• Kosuke Imai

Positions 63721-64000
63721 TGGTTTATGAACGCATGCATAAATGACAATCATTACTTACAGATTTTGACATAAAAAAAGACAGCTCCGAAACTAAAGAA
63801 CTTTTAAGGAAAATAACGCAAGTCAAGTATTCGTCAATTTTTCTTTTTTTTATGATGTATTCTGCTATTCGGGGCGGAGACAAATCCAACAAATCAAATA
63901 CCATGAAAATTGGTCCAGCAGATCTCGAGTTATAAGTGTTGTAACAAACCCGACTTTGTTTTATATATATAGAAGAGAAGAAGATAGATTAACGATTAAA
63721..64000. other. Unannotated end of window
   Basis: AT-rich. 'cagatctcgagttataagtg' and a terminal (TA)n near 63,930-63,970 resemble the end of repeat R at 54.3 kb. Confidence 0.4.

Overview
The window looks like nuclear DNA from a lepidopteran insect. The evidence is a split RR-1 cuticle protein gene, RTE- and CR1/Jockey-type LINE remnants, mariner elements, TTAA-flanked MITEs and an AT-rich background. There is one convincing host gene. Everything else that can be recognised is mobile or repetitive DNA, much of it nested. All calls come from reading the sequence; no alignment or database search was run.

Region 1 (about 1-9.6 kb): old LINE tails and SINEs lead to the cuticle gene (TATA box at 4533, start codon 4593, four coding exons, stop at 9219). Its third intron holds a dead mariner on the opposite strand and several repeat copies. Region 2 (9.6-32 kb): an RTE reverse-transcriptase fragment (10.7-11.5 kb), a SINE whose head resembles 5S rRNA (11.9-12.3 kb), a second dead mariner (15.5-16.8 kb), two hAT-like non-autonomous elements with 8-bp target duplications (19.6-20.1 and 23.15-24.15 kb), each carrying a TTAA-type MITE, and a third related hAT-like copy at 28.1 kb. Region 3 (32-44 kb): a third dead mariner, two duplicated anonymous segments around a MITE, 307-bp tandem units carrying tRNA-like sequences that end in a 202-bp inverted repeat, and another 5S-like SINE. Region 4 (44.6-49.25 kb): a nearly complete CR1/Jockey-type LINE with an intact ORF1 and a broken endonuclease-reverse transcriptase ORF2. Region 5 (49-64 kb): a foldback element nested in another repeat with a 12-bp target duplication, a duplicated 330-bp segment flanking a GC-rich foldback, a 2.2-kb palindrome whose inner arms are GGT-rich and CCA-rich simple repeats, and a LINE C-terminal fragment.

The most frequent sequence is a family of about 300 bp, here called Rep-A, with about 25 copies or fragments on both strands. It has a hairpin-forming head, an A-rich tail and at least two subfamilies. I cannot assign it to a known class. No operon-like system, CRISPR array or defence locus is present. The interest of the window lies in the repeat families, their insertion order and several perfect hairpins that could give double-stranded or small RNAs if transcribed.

April 2024, Paper: "A century ago, Neyman showed how to evaluate the efficacy of treatment using a randomized experiment under a minimal set of assumptions. This classical repeated sampling framework serves as a basis of routine experimental analyses conducted by today's scientists across disciplines. In this paper, we demonstrate that Neyman's methodology can also be used to experimentally evaluate the efficacy of individualized treatment rules (ITRs), which are derived by modern causal machine learning algorithms. In particular, we show how to account for additional uncertainty resulting from a training process based on cross-fitting. The primary advantage of Neyman's approach is that it can be applied to any ITR regardless of the properties of machine learning algorithms that are used to derive the ITR. We also show, somewhat surprisingly, that for certain metrics, it is more efficient to conduct this ex-post experimental evaluation of an ITR than to conduct an ex-ante experimental evaluation that randomly assigns some units to the ITR. Our analysis demonstrates that Neyman's repeated sampling framework is as relevant for causal inference today as it has been since its inception."